Mod. 7 Lectures 1-5
Mod. 7 Lectures 1-5 ASM 104
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This 9 page Class Notes was uploaded by Gabrielle Hsu on Tuesday October 6, 2015. The Class Notes belongs to ASM 104 at Arizona State University taught by Campisano in Fall 2015. Since its upload, it has received 61 views. For similar materials see Bones, Stones/Human Evolution in anthropology, evolution, sphr at Arizona State University.
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Date Created: 10/06/15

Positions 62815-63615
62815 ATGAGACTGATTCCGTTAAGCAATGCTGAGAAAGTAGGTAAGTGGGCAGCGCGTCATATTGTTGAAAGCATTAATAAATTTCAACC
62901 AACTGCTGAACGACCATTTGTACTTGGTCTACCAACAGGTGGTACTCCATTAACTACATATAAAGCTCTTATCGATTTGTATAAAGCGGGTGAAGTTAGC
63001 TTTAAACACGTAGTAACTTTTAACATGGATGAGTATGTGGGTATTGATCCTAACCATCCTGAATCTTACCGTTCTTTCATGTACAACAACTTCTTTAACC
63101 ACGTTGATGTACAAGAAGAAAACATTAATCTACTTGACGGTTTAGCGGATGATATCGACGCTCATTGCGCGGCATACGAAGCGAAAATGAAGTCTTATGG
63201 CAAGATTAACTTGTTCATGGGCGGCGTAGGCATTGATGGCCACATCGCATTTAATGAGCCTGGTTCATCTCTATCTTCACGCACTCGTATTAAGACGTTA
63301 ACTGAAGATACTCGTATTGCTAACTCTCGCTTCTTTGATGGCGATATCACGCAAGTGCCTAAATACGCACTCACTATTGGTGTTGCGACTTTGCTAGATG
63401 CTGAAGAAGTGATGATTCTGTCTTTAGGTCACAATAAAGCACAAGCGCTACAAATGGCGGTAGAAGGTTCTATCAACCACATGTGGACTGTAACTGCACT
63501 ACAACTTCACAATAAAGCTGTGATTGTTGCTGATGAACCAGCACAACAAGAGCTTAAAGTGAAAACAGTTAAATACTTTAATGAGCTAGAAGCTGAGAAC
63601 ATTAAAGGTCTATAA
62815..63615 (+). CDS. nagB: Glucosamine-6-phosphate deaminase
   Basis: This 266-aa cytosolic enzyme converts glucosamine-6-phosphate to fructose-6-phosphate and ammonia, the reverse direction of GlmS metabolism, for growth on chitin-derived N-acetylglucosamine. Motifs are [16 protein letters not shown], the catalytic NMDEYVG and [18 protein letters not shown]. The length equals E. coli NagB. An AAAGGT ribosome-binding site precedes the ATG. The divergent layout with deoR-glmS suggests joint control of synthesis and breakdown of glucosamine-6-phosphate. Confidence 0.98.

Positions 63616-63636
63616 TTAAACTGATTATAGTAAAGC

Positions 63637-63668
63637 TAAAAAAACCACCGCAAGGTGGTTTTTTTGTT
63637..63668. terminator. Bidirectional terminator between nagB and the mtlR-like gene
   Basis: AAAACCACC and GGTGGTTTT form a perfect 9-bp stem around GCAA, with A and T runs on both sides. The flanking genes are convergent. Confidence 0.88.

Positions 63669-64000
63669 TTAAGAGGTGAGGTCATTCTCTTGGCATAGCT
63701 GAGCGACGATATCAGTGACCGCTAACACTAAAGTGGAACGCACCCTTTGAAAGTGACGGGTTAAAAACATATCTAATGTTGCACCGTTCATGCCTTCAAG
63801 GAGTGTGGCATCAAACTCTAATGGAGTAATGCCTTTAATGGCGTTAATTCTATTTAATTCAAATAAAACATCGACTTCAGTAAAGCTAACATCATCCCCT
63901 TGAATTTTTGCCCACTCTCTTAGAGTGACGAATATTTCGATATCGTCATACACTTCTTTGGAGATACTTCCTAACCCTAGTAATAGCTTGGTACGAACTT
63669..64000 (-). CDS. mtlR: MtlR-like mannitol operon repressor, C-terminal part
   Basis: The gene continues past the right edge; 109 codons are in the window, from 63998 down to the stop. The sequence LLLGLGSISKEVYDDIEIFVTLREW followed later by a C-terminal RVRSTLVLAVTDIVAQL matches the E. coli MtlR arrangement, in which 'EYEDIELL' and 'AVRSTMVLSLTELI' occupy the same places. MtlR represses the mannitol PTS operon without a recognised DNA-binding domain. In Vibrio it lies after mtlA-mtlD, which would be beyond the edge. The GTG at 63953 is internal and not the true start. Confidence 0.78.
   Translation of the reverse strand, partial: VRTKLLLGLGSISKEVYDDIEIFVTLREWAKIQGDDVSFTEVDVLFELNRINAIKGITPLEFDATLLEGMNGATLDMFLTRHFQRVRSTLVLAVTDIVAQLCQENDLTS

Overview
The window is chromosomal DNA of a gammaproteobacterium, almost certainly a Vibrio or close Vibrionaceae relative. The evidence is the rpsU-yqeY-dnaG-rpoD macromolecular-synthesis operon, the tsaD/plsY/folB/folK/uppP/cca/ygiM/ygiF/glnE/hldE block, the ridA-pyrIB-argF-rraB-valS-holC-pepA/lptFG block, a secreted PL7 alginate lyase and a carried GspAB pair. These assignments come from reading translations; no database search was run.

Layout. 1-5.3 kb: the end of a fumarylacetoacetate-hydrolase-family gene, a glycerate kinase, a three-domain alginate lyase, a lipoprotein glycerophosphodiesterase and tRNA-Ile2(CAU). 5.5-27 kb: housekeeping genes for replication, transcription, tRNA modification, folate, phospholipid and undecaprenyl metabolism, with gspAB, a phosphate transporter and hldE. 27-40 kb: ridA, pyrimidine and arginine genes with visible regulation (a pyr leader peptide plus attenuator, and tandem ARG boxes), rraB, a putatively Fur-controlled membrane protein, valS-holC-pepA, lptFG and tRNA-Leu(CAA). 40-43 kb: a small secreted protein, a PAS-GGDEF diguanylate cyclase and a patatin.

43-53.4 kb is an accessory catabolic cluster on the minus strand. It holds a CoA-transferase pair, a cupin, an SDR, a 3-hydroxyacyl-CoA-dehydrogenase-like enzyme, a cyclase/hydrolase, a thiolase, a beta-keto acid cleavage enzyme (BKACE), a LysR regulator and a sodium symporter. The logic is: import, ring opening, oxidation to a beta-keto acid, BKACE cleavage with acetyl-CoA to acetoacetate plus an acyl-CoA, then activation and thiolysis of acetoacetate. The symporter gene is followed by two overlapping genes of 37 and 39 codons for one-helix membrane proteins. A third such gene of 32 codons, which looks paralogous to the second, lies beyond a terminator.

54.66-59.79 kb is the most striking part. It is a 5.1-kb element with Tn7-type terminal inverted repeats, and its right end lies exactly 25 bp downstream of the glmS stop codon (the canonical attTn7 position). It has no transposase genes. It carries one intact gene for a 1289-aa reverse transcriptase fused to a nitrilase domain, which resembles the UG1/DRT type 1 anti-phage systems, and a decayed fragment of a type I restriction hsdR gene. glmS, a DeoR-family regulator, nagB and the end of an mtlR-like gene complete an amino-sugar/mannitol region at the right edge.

MODULE 7 LECTURE 1 INTRODUCTION This lecture is just a summary of what topics are covered in module 7 MAIN POINTS Evolution of behavior Examples of behavioral adaptions Migration of geese Beavers building dams amp lodges What behavior is quotfitquot depends on behavior of others Baboons frequent con ict over mates amp resources gt most aggressive individuals are selected for Learning shapes behavior Same animal will behave differently in different environments Technically learning mechanisms not behavior are what evolve SUMMARY Module 8 lectures First four nonhuman primate behavior Mating systems sexual selection Parental investment Evolution of cooperation Life histories amp cognition Last four human behavior Evolutionary psychology Evolution amp culture Evolution amp culture part 2 Human mating amp parenting MODULE 7 LECTURE 2 INTRODUCTION This lecture is about primate mating amp sexual selection from the perspective of male reproductive tactics KEY POINTS In reproduction males have more choice than females in how much effort they invest because they don39t have to carry amp nurse the offspring There is an inverse relationship between male mating effort amp male parenting effort Males of some species expend lots of effort competing for females but barely do any parenting while in other species there is not much mating effort but lots of involvement in raising offspring MAIN IDEAS Darwin Linked certain traits to mating effort Some traits improve ability to compete w same sex Ex male deer antlers used to fight other males Some traits improve ability to attract opposite sex Ex peacock tail feathers increase vulnerability to predators but attract females Sexual selection SS SS traits increase mating success Often contrary to what you think natural selection would favor like peacock tail feathers Most pronounced in whichever sex has to compete more for access to mates usually males in mammals Intrasexual selection competition among the same sex For males mainly traits that enhance strength ability to fight other males Teeth tusks horns antlers body size etc Favors sexual dimorphism males are much bigger than females in one malemultifemale species but similar size as females in pairbonded species Pairbonded species amp male parenting effort Callicebus amp owl monkeys carry groom amp play w offspring Gibbons defend territory of small family group Siamangs defend territory amp help carry babies Pairbonded primates still sometimes mate w individuals other than their bonded mates Non pairbonded species amp male mating effort Baboons high competition for females bc long periods of gestation amp lactation mean few are quotavailablequot Males have much larger body size amp canines amp compete amongst each other for rank which provides more opportunities to mate Short period of opportunity for males to reproduce have to be high ranking AND in reproductive prime Sexually Selected Infanticide Hypothesis Bc females are infertile while lactating but become fertile again if their baby dies males may kill babies to gain more mating opportunities especially if they only have a small window Likely to be done by males who have recently gained high rank Target unweaned infants since lactation is what inhibits fertility Only kill other males39 offspring Killers mate w victim39s mother Major cause of infant death in many primates of all major groups between 2050 MODULE 7 LECTURE 3 INTRODUCTION This lecture is about parenting in primates KEY POINTS Mating effort Monitoring location amp availability of potential partners Evaluating quality Competing for access Providing resources for partner Parenting effort Gestation Lactation Caring for offspring High mating effort gt low parenting effort Low mating effort gt high parenting effort MAIN IDEAS Reproductive tasks amp who does them Gamete production Male amp female Gestation Female Lactation Female Infant care Male and or female In most mammals females have lower mating effort amp higher parenting effort and males have higher mating effort amp lower parenting effort Resources that primate mothers provide to offspring Lactation Eating together showing what amp how to eat Transportation Warmth infants have less thermoregulation ability Protection from other group members or predators Tradeoff between quality amp quantity More care for one infant benefits that one but decreases care that can be given to others lactation inhibits ovulation Most primates have few offspring amp provide a lot of care In Callitrichids there is one breeding pair amp all other members help care for their offspring Cooperative breeding like this changes the quality quantity relationship Mother s investment in each offspring Interbirth interval IBI gestation lactation amp recovery Correlates w body size Callitrichids 6 months Macaques 12 months Baboons 18 months Apes 57 years Energy investment Gestation 2030 more calories More nutrient requirements folate calcium zinc amp iron Lactation 3739 more calories How More time spent feeding More nutrientrich foods Reduce activity level to conserve energy Reduce their own nutrient energy reserves Reduced as infant gets older bc it can take care of itself more Infant transition to independence Contact w mothers nursing carrying etc decreases while independent feeding increases Mother can prepare for the next offspring Reproductive fitness of females Firsttime mothers less success Often not fullygrown inexperienced Highranking females sometimes more success than lowranking Cooperative breeders and or females w strong social bonds more success MODULE 7 LECTURE 4 INTRODUCTION This lecture is about primate social behavior MAIN IDEAS Impact of social behavior on individual amp others Individual Others Selfish Positive Negative Mutualism Positive Positive Altruism Negative Positive Spite Negative Negative Altruism Seems contrary to natural selection which favors traits that make an individual more successful than others Mechanisms that promote altruism Kin selection observed by biologist William Hamilton Individuals are altruistic towards their kin Hamilton s rule br gt c when b fitness benefits gained by recipient r probability that 2 individuals are related c fitness lost by actor r 12 for mother amp offspring r 11 for grandparent amp offspring r 12 for siblings r 11 for halfsiblings b and c are hard to measure but basically the closer r is to 1 the more likely altruistic behavior is and the closer it is to O the less likely Reciprocity Altruists only help other altruists idea of paying each other back Requirements opportunity to interact again ability to recognize the individual amp ability to remember past altruism Evidence Chacma baboons tend to groom individuals that also groom them Field experiment w vervet monkeys a monkey hears another monkey scream that recently groomed the first monkey OR a monkey hears another monkey scream that it has not recently interacted w Results showed the first monkey responded more strongly to the scream after being groomed by that monkey Controversy Controlled lab experiments didn t show the correlation that field experiments did Monkeys may not be smart enough to keep track of all of the interactions over time Matrilineal hierarchy occurs in some primates All members of a group of females related through the maternal line have the same rank in relationship to a different line Mothers support immature offspring when they con ict w others ranking below the mothers Offspring gain ranks just below their mothers sisters usually ranked in opposite order of age SUMMARY Although altruistic behavior seems unlikely according to natural selection it s actually very common among primates who are closely related to each other Reciprocity may also lead to altruistic behavior in primates but we don t know for sure MODULE 7 LECTURE 5 INTRODUCTION This lecture is about primate life histories and cognition MAIN IDEAS Linkage of life history variables and morphological traits Body size Small Large Age of maturity Early Late Gestation length Short Long Litter size Large Small Lifespan Short Long Brain size Small Large Most primates fall on the right side w long gestation long lifespan late maturation small litter size amp large brain size in relation to body size Advantages of early maturation amp reproduction vs late maturation amp reproduction Early Late Longer period of potential reproduction More time to spend energy on growth amp development Reduces time between generations More time for learning Having more time for growth development amp learning may lead to greater reproductive success later on bc it can make the individual less vulnerable better at competing know more survival strategies etc Why did natural selection favor primates having such large brains Brain is only 2 of body weight but consumes 20 of energy so it must have a good purpose Ecological Hypothesis Large brain needed for foraging processing techniques like cracking nuts etc Social Brain Hypothesis Large brain needed to solve social problems like con ict amp cooperation Evidence data shows brain size is linked to group size social network size Other correlations Brain size linked to frequency of innovation creating new solutions for problems Brain size linked to social learning Monkeys knowledge of relationships Understand other individuals kin amp rank relationships not just their own Mothers recognize their own infants distress cries Other females look at the mother when they hear the distress cries gt they know the mother amp infant are connected Baboons recognize each other s calls amp respond differently to calls of high ranking or low ranking individuals Knowledge of others knowledge An experiment placed a high ranking amp a low ranking chimpanzee near an enclosure w two piles of fruit in it They are placed so the high ranking one can only see one pile but the low ranking one can see both In the results the low ranking chimpanzee usually tries to get the pile that the other one can t see which means it knows the other one can t see it Relative encephalization ratio of brain size to body size of different primates from lowest to highest Strepsirrhines Monkeys Apes Humans Social hypothesis doesn t explain this bc apes don t live in larger groups than monkeys so this might be related to foraging challenges and or social learning apes use tools eat foods that are hard to access amp process amp have many socially learned behaviors